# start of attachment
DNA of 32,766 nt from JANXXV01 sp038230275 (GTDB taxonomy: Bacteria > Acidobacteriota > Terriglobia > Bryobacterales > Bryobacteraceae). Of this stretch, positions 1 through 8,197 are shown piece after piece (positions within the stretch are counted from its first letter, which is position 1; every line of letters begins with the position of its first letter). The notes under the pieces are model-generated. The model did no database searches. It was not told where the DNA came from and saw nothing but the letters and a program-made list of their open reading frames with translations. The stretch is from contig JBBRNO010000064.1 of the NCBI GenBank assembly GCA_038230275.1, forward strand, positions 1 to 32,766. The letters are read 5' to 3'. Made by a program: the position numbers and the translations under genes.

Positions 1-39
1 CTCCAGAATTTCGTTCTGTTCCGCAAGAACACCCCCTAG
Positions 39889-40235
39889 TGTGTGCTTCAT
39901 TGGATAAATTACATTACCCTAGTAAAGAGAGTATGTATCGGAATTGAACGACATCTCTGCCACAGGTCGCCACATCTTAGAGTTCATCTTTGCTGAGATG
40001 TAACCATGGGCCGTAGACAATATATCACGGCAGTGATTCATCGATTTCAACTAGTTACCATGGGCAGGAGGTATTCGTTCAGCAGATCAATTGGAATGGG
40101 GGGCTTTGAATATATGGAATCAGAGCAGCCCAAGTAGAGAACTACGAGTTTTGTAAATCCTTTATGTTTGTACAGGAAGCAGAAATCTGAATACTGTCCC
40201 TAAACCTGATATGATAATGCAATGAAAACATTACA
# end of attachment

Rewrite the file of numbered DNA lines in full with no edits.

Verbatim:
DNA of 32,766 nt from JANXXV01 sp038230275 (GTDB taxonomy: Bacteria > Acidobacteriota > Terriglobia > Bryobacterales > Bryobacteraceae). Of this stretch, positions 1 through 8,197 are shown piece after piece (positions within the stretch are counted from its first letter, which is position 1; every line of letters begins with the position of its first letter). The notes under the pieces are model-generated. The model did no database searches. It was not told where the DNA came from and saw nothing but the letters and a program-made list of their open reading frames with translations. The stretch is from contig JBBRNO010000064.1 of the NCBI GenBank assembly GCA_038230275.1, forward strand, positions 1 to 32,766. The letters are read 5' to 3'. Made by a program: the position numbers and the translations under genes.

Positions 1-39
1 CTCCAGAATTTCGTTCTGTTCCGCAAGAACACCCCCTAG
Positions 39889-40235
39889 TGTGTGCTTCAT
39901 TGGATAAATTACATTACCCTAGTAAAGAGAGTATGTATCGGAATTGAACGACATCTCTGCCACAGGTCGCCACATCTTAGAGTTCATCTTTGCTGAGATG
40001 TAACCATGGGCCGTAGACAATATATCACGGCAGTGATTCATCGATTTCAACTAGTTACCATGGGCAGGAGGTATTCGTTCAGCAGATCAATTGGAATGGG
40101 GGGCTTTGAATATATGGAATCAGAGCAGCCCAAGTAGAGAACTACGAGTTTTGTAAATCCTTTATGTTTGTACAGGAAGCAGAAATCTGAATACTGTCCC
40201 TAAACCTGATATGATAATGCAATGAAAACATTACA